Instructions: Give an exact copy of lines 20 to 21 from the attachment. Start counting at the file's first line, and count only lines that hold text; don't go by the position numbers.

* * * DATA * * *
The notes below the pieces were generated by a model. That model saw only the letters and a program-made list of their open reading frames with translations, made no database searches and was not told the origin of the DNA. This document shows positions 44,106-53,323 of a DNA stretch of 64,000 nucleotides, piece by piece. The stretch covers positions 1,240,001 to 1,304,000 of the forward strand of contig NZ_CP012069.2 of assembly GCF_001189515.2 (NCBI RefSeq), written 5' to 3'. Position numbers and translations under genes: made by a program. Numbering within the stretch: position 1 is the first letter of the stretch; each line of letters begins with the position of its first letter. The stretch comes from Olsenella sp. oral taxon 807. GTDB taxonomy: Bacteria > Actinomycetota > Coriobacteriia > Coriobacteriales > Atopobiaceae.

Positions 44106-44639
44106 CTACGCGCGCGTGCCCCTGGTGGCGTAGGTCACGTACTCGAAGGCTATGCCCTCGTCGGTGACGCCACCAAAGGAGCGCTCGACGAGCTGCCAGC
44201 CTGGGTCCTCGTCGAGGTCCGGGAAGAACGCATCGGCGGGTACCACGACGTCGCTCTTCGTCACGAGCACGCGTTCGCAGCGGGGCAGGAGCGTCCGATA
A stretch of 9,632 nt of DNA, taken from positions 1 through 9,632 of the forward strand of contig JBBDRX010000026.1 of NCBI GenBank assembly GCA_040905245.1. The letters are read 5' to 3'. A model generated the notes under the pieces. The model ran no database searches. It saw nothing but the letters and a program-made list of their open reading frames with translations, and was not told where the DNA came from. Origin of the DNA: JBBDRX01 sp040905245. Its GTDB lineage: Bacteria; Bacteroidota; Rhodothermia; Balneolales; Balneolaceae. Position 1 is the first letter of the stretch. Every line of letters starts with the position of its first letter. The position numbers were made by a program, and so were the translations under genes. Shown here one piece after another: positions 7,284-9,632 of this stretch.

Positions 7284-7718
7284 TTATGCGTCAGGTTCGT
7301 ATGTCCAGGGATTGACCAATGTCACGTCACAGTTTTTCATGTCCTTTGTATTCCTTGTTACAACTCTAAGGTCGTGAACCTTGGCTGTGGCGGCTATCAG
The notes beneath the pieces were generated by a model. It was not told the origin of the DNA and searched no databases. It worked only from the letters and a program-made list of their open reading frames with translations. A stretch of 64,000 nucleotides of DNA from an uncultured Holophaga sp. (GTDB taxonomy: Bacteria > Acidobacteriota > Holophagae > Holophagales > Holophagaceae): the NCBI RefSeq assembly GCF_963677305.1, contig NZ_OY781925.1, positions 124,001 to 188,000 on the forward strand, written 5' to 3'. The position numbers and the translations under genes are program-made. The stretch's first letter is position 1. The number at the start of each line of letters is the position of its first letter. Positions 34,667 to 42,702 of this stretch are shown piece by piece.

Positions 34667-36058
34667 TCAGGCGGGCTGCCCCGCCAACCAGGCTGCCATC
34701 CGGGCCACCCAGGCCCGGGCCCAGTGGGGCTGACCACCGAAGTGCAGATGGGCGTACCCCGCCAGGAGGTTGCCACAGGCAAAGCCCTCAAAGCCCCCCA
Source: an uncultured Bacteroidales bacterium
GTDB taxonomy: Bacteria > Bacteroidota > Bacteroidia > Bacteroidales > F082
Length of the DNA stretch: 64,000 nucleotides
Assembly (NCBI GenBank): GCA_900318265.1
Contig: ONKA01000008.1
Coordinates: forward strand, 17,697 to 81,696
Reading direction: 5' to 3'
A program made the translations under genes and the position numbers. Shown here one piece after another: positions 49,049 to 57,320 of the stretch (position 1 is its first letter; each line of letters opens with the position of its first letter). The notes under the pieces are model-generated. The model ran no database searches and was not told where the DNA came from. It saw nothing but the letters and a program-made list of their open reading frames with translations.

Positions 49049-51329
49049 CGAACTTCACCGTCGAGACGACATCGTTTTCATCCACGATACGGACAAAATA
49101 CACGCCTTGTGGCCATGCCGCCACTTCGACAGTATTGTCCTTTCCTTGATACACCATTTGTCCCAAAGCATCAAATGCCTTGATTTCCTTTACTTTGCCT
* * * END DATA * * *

A program made the translations under genes and the position numbers. Shown here one piece after another: positions 49,049 to 57,320 of the stretch (position 1 is its first letter; each line of letters opens with the position of its first letter). The notes under the pieces are model-generated. The model ran no database searches and was not told where the DNA came from. It saw nothing but the letters and a program-made list of their open reading frames with translations.

Positions 49049-51329